Benn Steil

Geo-Graphics

A graphical take on geoeconomic issues, with links to the news and expert commentary.

Print Print Email Email Share Share Cite Cite
Style: MLA APA Chicago Close

loading...

Beware of Greeks Bearing Debt

by
May 13, 2010


Greece’s 2009 budget deficit was 13.6% of GDP. The primary deficit – the balance before interest – was 8.5% of GDP. The main difference between the total deficit and the primary deficit is the ‘snowball effect,’ or the effect through time of low growth and high interest rates on the debt to GDP ratio. As shown in the figure above, the snowball effect replaces the primary deficit as the principal driver of Greece’s spiraling debt ratio in 2010 and 2011. New loans from the IMF and European Union may avert default in the short term, but do not change this debt dynamic. According to the European Commission, which optimistically assumes that Greece achieves 1.2% GDP growth and pays an average interest rate of 4.7% in 2011, Greece needs to achieve a primary surplus of nearly 5% of GDP in order to stop the upward march of indebtedness. This is a massive mountain for Greece to climb to avoid default. But consider also that once Greece achieves a primary surplus of any size it actually has an enormous incentive to default, as it can then wipe out huge amounts of accumulated debts without any longer needing the financial markets to fund current expenditures. In short, a Greek default is almost certainly a matter of ‘when’ rather than ‘if.’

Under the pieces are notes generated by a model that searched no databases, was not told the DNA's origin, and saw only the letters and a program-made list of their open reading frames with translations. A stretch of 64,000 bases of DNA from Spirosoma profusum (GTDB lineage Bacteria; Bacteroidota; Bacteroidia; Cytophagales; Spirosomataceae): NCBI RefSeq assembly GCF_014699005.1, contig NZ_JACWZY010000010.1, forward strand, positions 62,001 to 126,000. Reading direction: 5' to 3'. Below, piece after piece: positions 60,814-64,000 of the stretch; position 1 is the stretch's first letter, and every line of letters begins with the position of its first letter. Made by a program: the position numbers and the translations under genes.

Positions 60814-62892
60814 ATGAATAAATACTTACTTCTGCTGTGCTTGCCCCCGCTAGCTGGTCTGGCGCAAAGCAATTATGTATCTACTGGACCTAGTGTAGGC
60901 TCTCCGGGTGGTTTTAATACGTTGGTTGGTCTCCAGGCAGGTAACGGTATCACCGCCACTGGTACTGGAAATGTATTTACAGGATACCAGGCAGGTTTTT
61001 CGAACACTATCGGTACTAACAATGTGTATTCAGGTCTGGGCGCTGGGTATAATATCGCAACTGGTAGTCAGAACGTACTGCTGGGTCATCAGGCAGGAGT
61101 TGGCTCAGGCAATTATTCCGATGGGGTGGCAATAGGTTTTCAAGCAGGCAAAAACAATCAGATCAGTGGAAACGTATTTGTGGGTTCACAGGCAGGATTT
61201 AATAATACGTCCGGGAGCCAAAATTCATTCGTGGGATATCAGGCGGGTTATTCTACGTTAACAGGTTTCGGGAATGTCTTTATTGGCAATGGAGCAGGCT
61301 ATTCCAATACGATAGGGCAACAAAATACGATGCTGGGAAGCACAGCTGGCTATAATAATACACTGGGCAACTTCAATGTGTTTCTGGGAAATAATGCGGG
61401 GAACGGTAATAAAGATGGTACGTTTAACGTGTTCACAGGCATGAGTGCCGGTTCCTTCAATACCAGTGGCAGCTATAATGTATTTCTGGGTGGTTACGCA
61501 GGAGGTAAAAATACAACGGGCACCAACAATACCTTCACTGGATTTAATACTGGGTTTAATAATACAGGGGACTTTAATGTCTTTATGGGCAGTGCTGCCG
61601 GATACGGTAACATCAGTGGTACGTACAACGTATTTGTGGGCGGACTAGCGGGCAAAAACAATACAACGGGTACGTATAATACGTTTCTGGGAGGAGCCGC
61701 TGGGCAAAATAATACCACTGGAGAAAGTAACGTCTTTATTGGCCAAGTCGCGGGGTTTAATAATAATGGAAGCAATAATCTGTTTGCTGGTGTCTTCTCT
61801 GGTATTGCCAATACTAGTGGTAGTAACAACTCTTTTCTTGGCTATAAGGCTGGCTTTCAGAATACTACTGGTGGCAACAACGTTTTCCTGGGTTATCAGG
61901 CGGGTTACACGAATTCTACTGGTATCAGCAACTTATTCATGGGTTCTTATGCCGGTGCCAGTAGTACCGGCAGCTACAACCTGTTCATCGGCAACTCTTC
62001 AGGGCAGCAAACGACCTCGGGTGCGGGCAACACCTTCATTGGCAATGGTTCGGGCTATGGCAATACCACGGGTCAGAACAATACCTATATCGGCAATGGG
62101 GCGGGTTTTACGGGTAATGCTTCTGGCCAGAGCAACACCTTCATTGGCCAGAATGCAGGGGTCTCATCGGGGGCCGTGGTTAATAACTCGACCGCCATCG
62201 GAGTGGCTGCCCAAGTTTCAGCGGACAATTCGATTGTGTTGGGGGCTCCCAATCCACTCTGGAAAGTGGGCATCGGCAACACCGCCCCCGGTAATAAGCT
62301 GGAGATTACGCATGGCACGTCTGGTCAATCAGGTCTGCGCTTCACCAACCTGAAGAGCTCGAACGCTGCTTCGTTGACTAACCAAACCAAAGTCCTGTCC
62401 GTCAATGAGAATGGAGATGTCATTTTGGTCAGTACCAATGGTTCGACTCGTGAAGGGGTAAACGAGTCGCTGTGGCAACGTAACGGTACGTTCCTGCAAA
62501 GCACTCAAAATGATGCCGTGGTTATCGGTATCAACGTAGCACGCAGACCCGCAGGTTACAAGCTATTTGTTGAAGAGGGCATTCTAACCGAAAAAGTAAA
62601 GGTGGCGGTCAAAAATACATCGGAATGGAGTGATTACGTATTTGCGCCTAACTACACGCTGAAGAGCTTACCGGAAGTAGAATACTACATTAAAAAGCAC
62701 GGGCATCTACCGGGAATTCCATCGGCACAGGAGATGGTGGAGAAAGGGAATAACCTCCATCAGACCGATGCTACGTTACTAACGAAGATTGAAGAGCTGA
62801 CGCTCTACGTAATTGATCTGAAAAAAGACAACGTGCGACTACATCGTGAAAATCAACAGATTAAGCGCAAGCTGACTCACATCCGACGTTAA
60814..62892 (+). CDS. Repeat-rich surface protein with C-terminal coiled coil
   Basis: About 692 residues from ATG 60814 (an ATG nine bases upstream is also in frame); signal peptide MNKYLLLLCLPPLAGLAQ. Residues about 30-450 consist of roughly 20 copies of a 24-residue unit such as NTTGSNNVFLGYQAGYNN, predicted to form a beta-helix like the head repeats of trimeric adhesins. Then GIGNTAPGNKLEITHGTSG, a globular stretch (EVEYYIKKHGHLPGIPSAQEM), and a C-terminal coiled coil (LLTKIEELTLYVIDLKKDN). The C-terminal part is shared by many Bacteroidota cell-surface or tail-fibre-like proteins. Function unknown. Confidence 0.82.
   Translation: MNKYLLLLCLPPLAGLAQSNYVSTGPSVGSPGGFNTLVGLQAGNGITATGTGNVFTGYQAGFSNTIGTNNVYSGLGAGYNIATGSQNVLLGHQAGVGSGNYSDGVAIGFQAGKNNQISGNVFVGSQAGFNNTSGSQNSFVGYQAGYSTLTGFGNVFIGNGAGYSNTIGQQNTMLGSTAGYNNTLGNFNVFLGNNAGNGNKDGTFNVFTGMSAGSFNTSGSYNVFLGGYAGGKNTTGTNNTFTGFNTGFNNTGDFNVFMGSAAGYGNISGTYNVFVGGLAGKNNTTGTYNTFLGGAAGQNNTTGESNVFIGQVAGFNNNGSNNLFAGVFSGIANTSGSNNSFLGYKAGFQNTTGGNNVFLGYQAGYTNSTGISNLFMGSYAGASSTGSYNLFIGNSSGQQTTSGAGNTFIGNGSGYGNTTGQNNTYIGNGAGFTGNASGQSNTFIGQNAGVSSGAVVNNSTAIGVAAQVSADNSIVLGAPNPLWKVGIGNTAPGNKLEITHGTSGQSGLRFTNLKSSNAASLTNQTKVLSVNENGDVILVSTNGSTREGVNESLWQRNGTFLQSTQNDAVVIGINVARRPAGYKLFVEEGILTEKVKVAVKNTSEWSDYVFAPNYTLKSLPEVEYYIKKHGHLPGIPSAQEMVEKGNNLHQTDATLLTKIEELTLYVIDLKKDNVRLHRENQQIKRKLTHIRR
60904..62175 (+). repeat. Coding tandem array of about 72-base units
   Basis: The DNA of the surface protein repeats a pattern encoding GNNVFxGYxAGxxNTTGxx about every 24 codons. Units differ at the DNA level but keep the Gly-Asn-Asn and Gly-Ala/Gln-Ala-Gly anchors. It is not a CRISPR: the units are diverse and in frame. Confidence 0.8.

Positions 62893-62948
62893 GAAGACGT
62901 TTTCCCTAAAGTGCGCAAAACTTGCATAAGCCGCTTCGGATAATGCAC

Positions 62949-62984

Wolf: Governments Up the Stakes in Their Fight With Markets
Buiter: Sovereign Debt Problems to Continue
Gros: Tough Love for Eurozone
Levinson: Reforming the Eurozone

Post a Comment

CFR seeks to foster civil and informed discussion of foreign policy issues. Opinions expressed on CFR blogs are solely those of the author or commenter, not of CFR, which takes no institutional positions. All comments must abide by CFR's guidelines and will be moderated prior to posting.

* Required